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5 Cash Flow Tips for the Produce Supply Chain

Cash Flow Tips for the Produce Supply Chain

Cash flow is one of the cornerstones of business success. No matter whether your operations have come to a halt or simply need optimization, there are always ways to free up extra funds within your firm and free up cash.

Begin with an actionable strategic plan and break it down into quarterly objectives for maximum efficiency.

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1. Have a Strong Financial Plan

Your business’s health depends on achieving an equitable balance between its income and expenditure. That’s why understanding and performing regular cash flow projections are vitally important.

Create an annual action plan to increase cash flow and break it into quarterly objectives; for instance, if you’re seeking to boost sales, one quarterly goal could include selling to new customers.

One way to enhance cash flow is to speed up payment processing with credit card solutions which can allow you to receive your payments the next business day and reduce days of sales outstanding. 

Other strategies to boost cash flow may include offering discounts to clients who pay early; negotiating better terms with vendors; cutting costs on non-essentials (like wasteful office coffee budget); or creating an emergency savings fund in case unexpected expenses arise. 

Lastly, be prepared with an emergency backup plan if unforeseen costs arise!

2. Develop a Good Relationship with Your Suppliers

As it’s true that having good client relations can save money and boost profits, having solid relations with suppliers is also crucial to avoiding costly errors such as slow production times and needing to reorder items, leading to increased inventory holding costs and inventory holding costs.

Establishing healthy supplier relationships requires open communication, respect, and fair dealings. Select suppliers who share your corporate worldview and branding vision – this will naturally build trust between you two, creating a fruitful working partnership.

Cash Flow Tips for the Produce Supply Chain

Joining group purchasing organizations (GPO) can also give you leverage when negotiating discounts and cash flow management, providing more negotiating power with suppliers and decreasing overall costs. Joining can make a significant, impactful statement about cash flow management and cost reduction!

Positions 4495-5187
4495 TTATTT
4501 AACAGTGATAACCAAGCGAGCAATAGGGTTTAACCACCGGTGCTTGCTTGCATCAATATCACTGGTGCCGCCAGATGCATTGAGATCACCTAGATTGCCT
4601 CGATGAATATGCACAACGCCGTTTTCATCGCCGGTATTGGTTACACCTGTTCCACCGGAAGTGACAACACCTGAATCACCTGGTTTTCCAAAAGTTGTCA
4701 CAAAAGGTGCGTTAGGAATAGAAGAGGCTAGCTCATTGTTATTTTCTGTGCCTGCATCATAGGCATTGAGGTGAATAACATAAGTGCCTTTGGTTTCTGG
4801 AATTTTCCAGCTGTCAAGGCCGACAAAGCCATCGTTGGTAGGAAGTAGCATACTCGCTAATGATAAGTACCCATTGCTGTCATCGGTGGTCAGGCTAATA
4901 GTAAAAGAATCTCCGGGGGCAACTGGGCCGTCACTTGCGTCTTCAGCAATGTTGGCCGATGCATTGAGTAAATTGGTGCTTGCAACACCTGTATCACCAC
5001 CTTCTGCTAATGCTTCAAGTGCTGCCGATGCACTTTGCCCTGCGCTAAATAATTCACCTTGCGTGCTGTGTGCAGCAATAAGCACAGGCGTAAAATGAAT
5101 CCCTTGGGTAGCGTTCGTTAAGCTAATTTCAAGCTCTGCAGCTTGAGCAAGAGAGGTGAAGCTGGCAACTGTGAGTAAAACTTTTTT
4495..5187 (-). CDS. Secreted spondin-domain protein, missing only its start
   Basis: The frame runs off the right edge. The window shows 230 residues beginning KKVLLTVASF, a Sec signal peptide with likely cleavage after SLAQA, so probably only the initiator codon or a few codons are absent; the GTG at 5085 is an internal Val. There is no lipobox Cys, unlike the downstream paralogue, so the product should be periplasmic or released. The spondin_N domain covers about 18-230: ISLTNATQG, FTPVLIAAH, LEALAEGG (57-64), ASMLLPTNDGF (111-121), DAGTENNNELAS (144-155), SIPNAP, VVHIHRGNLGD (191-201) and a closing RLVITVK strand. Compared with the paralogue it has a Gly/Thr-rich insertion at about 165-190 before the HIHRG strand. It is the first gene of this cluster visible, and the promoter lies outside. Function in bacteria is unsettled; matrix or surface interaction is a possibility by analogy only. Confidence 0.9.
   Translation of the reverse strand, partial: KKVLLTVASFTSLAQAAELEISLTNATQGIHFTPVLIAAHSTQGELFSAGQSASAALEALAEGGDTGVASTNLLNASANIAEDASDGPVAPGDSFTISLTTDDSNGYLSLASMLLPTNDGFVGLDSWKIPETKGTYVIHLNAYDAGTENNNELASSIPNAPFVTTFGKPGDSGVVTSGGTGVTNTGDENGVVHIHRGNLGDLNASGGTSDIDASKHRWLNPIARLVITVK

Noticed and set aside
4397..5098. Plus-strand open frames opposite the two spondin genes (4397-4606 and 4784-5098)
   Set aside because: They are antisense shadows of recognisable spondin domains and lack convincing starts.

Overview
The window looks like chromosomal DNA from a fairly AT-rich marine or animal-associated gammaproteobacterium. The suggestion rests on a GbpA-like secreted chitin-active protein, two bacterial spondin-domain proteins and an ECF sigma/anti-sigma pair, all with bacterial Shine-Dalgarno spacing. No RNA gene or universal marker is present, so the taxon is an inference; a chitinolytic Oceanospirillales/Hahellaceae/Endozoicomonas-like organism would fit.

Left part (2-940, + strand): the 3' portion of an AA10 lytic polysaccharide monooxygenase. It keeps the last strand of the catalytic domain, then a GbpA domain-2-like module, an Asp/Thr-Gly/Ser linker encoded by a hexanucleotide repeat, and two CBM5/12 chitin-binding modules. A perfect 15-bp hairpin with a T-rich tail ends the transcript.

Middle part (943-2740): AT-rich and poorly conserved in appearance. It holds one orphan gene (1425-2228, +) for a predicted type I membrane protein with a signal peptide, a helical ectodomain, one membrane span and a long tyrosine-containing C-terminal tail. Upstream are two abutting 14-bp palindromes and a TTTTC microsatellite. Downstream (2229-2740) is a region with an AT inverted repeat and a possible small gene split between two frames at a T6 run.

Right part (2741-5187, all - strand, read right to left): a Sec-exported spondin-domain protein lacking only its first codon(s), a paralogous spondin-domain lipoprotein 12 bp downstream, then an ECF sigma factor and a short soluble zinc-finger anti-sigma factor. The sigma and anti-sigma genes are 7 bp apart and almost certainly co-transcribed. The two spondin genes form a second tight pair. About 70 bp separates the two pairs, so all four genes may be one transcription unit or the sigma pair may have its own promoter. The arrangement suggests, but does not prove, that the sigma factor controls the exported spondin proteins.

3. Know Your Break-Even Point

An understanding of your break-even point is integral for procurement. This calculation shows how many sales must occur to cover all fixed costs while turning a profit and making your venture sustainable.

Formula: Total Fixed Costs divided by Unit Selling Price less Variable Product Cost. 

Break-even points can change depending on how many units have been sold and changing fixed costs, and so should be seen as estimates rather than fixed figures.

Asserting your break-even point can help you make better purchasing decisions, enhance financial planning, and provide you with a strong base from which to negotiate prices with suppliers. A break-even analysis will show you exactly how much profit is necessary per product to reach your target margin.

4. Know Your Inventory Needs

Under conditions of economic strain, it’s vital that businesses carefully consider inventory levels. Whether manufacturing your goods or acquiring them from distributors, ensuring you have enough inventory to meet sales demand without spending too much on storage costs is vital to remaining profitable.

Use the Economic Order Quantity (EOQ) formula to identify your optimal inventory quantity based on storage, ordering and shortage costs. This ensures you can continue production without running out of inventory and losing customers.

As part of your inventory audit, consider removing obsolete goods to free up cash for new purchases and reduce inventory costs. Furthermore, ask clients for deposits or partial payments upfront to improve cash turn-around and cash-flow management.

5. Have a Backup Plan

Environmental risk cannot be prevented from impacting your organization, but preparation is the key. 

A backup plan will ensure your business can continue operating through any crisis – for instance, during the pandemic, many organizations were able to quickly source hand sanitizer locally from breweries and distilleries thanks to having a backup plan they could implement soon due to having one in place – saving both money and reducing stress in an already trying situation.